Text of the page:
One half-century in the last 17 One-Day International (ODI) innings and one half-century in 12 Twenty20 International (T20I) innings, of which the man in discussion — Niroshan Dickwella — opened in ten of them. These aren't the kind of numbers that lead to a selection debate. For an opener, these are dismal figures and anyone with less than 2500 runs across the three formats in his career shouldn't find himself in the squad based on these numbers.
But here we are talking of Sri Lanka, a team that succumbed to three whitewashes in 2017 and boosted Rohit Sharma's 'Hitman' credentials. Devoid of experience and stars, the islanders are still struggling to cope with the retirement of few of their stalwart cricketers.
Should that justify the inclusion of a person with these numbers? Absolutely not. But Dickwella has been the lone bright spot in Sri Lanka's horrifying, nightmarish year in cricket. He hasn't been in good form of late but has, on multiple occasions, shown the guts and grit to front up to the best sides.
Being in opposition, it's tough to elicit praise from Virat Kohli, unless one is as good as AB de Villiers. Yet, Dickwella earned some encouraging words from the Indian skipper after a heated exchange with Mohammed Shami and Virat Kohli in the Kolkata Test in November last year, where he employed time-consuming tactics to frustrate the Indians.
“"I like to see that character. I liked that competitiveness on the field. He is someone who takes lot of pride in his cricket. I am impressed with what I have seen so far of him from the last series as well. He has got great ability to do something very special for Sri Lankan cricket,” Kohli had said then.
To state Sri Lankan cricket is in dire straits is putting it lightly. They have lost quite a few senior players. Angelo Mathews is nursing injuries every now and then, and Asela Gunaratne, supposedly their saviour in limited-overs' cricket, is out with injury as well. To top it all, the selectors have been quite impatient with a young side and have discarded and picked players like in a game of Russian Roulette.
This led to the ouster of Kusal Mendis and Dhananjaya de Silva, two of the most talented batsmen in the new-look Sri Lankan side, at different times in the past few months. The duo returned with roaring success, but the axe falls on Dickwella this time.
The aggressive left-handed batsman had played a huge role in Sri Lanka's dismal year, fronting up to an enraged Kagiso Rabada in South Africa and a rampant Pakistan seam attack in the Champions Trophy. The flashy wicketkeeper made a resounding 73 off 86 balls then and was the only Lankan to show some fight. Such performances were thought to earn him a longer rope in the limited-overs side.
He had made quite an impact against India last year, particularly in Tests, where he employed the sweep shot with great success to put spinners off their lengths.
He is quite strong behind square on either side of the wicket and could have been the guy to tackle Yuzvendra Chahal in the all-important middle-overs. Chahal has shown a tendency to go wayward when attacked and with him turning the ball into the left-hander, Dickwella might well have saved Sri Lanka a few headaches.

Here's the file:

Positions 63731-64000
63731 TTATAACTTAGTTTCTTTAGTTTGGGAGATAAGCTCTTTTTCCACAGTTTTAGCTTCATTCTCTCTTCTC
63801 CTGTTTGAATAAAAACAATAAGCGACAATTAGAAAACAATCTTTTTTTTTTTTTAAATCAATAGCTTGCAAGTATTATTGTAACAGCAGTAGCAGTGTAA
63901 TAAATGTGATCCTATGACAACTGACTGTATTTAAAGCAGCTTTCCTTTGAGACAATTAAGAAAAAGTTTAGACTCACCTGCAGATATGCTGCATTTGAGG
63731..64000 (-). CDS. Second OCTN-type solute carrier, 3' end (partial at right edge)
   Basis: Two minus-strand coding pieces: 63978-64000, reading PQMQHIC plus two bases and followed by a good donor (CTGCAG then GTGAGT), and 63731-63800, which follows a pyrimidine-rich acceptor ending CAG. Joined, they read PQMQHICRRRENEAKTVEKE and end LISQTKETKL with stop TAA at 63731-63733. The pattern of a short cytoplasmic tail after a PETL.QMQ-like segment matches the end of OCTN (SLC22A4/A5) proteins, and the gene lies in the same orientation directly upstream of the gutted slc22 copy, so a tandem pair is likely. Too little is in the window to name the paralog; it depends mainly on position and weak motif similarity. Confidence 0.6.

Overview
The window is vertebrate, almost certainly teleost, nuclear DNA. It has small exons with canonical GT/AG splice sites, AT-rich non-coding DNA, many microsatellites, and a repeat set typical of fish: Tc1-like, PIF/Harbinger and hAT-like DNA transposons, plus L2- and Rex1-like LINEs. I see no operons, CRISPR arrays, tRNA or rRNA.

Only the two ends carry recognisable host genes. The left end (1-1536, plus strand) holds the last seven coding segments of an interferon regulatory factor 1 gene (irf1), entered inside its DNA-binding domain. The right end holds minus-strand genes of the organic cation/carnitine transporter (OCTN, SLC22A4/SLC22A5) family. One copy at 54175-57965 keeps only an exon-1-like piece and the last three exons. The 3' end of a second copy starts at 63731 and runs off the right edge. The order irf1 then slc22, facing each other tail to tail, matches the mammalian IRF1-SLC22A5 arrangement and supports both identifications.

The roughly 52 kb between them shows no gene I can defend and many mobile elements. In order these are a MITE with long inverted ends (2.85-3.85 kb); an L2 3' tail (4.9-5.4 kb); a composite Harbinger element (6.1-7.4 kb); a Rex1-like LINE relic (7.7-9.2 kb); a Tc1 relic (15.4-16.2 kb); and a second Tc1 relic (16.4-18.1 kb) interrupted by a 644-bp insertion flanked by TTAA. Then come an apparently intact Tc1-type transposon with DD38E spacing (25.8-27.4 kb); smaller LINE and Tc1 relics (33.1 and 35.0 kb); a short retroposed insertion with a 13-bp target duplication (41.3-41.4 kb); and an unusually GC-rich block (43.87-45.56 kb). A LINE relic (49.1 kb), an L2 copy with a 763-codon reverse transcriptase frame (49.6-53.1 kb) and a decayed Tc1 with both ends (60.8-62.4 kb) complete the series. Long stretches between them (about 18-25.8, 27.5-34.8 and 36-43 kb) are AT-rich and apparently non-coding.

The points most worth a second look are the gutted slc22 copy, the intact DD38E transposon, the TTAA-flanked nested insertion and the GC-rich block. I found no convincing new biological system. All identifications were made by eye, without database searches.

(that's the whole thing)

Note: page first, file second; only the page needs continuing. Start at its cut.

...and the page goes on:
The manner in which South Africa's Heinrich Klaasen put Chahal and Kuldeep off with his pyrotechnics should ideally have warded off any doubts the Sri Lankan selectors had of Dickwella whose inventive 'Dickscoop’ (renamed from 'Dilscoop' after his memorable ramp off Kagiso Rabada in a limited-overs game) would have been a proactive tactic against the dominant wrist-spin duo.
"When I was schooling, first I tried that shot in the nets and got hit on the head and nothing happened. And then my fear for that shot disappeared. Now I can play all three scoops (to the fine leg, third man and over the head) intentionally," Dickwella had said of his innovative scoop.
But Sri Lanka's unimpressive selection policy means that the wicket-keeper batsman will have to watch the series from the comfort of his sofa while Kusal Perera, at best a hit-and-miss batsman, takes his place behind and in front of stumps.
The other selections are along expected lines with Nuwan Pradeep and Dushmantha Chameera returning to add firepower to the pace attack in place of the injured pair of Shehan Madushanka and Asela Gunaratne. Lasith Malinga, who recently spoke about ending his international career, still finds himself unwanted. Jeffrey Vandersay makes way for all-rounder Jeevan Mendis, another leg-spinner, while Dhananjaya de Silva returns after his impressive exploits in other formats.
There is an overdose of opening batsmen in the team with Kusal Mendis impressing at the top of the order in Bangladesh. Upul Tharanga, Danushka Gunathilaka and Kusal Perera are the other contenders. This might also have played a role in Dickwella's omission but the keeper-batsman could have been even more useful in the middle-order against the spinners.
Suranga Lakmal takes over vice-captaincy duties after returning to the squad and will also lead a strong pace bowling pack. With Angelo Mathews missing out due to injury, Thisara Perera and Dasun Shanaka will be the seam-bowling all-rounders in the squad.
Overall, aside from Dickwella's glaring omission, Sri Lanka's selectors have done a decent job in picking the squad from the available resources, but it remains to be seen if they have the X-factor required to topple over India, whose second-string team looks as intimidating as the main team. The competitiveness and enthusiasm Dickwella brings to the field would be sorely missed by Sri Lanka in the Nidahas Trophy.